Statistics Canada has issued an alarming report warning that southern Canada is losing renewable fresh water at the rate of 3.5% a year.
The Statistics Canada study of southern Canada’s water yield — the amount of water that falls as rain, melts from snow and ice packs and flows through rivers and streams — found that it has declined 8.5 per cent since 1971.
That amounts to 3.5 cubic kilometres a year on average, the federal statistical agency said, enough water to fill 1.4 million Olympic-sized swimming pools every year over the past three decades.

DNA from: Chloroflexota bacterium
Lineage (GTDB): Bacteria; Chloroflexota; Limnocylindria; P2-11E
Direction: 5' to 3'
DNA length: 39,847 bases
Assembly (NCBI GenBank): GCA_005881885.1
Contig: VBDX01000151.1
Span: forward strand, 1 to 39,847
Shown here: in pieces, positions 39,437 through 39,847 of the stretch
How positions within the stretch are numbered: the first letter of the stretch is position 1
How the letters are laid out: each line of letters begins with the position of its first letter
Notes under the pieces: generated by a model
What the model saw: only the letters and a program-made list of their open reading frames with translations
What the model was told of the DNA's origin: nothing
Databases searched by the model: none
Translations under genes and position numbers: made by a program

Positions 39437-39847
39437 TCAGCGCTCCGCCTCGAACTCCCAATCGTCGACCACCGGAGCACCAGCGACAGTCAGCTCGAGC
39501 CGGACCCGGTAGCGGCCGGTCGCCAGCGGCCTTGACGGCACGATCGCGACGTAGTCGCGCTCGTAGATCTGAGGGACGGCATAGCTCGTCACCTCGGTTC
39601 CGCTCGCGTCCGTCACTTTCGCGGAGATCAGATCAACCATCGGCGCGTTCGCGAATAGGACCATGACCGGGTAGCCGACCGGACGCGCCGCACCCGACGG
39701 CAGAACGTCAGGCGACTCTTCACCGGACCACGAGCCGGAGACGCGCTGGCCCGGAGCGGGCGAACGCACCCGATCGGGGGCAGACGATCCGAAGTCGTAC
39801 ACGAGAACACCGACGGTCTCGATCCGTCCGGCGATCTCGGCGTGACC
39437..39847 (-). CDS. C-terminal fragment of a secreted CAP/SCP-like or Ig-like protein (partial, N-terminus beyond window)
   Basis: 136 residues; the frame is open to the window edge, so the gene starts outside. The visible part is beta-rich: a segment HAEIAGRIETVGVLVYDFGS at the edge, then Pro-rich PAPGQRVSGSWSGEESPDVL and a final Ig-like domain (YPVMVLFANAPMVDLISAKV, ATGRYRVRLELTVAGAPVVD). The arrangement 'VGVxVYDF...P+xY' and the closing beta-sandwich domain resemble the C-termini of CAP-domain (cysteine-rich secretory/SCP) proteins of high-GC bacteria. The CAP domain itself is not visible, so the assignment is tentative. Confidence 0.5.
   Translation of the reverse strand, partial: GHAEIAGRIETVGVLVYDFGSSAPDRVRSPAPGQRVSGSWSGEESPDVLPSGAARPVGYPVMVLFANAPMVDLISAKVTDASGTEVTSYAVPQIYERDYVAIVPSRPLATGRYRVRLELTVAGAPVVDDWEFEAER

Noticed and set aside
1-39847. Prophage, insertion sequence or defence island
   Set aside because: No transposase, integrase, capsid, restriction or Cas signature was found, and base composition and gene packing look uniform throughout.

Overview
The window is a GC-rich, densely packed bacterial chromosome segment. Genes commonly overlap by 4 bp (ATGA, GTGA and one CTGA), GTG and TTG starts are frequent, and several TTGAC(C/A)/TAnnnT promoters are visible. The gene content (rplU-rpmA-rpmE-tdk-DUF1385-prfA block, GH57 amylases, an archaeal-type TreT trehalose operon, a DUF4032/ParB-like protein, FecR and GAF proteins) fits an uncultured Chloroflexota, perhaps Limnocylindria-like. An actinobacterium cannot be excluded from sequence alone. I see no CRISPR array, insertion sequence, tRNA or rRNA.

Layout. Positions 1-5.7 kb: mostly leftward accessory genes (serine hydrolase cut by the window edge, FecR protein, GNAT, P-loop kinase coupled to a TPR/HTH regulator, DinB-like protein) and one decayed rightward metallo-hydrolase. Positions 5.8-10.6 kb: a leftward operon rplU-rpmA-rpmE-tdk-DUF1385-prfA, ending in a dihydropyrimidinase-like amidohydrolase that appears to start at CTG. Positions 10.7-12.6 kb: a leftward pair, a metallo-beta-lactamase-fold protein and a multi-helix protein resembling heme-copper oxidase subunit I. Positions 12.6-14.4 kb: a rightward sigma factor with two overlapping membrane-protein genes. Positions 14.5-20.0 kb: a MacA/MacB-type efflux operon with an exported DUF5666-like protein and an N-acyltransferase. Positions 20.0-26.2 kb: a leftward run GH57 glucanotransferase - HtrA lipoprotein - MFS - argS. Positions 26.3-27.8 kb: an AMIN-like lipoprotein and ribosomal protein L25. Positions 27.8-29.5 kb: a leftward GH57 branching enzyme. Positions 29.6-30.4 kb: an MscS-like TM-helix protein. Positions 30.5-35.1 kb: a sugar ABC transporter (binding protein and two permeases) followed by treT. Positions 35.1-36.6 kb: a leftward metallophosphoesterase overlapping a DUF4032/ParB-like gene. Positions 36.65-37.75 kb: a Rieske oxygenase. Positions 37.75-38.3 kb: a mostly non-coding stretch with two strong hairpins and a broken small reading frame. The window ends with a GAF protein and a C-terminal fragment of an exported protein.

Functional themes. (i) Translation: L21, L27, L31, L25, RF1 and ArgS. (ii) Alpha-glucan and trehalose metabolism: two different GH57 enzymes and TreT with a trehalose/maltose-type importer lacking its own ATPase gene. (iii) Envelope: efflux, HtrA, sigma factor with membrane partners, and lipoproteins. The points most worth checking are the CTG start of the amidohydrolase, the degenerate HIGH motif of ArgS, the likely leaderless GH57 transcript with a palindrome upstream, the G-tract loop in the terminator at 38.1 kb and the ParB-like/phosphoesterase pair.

The Statistics Canada study looked at water yields between 1971 and 2004 across southern Canada, where 98 per cent of Canadians live.
Heather Dewar, an analyst for the agency, said water yield does not include large existing bodies of water like the Great Lakes.
“It’s all the water that flows into the system,” she said in an interview with CTV.ca.
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